Not too long ago, Ireland was hailed as the European economic miracle. The country even got full Gladwell treatment (his explanation was the "dependency ratio," Irish women were having fewer babies).
Now we learn that the Irish banking is in a world of trouble.
The bloodletting may be far from over for Ireland’s banks as the wheels come off what was once Europe’s fastest-moving economy.
The government said Jan. 16 it would seize control of Anglo Irish Bank Corp. following a scandal that forced the resignations of its chief executive officer and chairman. Three days later, Brian Goggin, CEO of Bank of Ireland Plc, said he will retire a year early following a bailout announced in December that also included Allied Irish Banks Plc. Bank of Ireland fell as much as 33 percent today in Dublin.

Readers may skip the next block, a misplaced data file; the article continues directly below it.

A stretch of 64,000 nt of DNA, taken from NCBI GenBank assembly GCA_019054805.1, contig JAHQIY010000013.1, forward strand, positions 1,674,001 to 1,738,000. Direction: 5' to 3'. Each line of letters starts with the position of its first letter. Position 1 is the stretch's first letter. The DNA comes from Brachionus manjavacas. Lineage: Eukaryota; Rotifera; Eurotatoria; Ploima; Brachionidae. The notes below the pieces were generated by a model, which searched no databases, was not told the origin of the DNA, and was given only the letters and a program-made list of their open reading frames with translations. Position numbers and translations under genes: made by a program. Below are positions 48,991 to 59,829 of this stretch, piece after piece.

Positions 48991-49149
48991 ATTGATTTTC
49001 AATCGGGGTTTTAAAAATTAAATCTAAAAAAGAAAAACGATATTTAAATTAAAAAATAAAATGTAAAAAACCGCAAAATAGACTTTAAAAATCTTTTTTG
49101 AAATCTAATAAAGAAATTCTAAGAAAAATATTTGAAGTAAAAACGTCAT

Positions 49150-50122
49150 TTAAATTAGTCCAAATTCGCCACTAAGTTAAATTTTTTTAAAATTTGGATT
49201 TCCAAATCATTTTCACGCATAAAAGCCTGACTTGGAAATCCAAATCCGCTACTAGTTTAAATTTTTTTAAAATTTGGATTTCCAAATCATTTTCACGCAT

“Nobody can stop what’s happening,” said Ken Murray, CEO of Blue Planet Investment Management in Edinburgh. “It’s going to carry on, and governments are going to have to come up with the capital because the market doesn’t have it.”
It looks like the country is heading towards nationalizing its banks. The housing market continues to be a mess. Betweeen 1997 and 2007, home prices in Ireland rose by fourfold. In the end, the Celtic Tiger didn't have much in the way of teeth.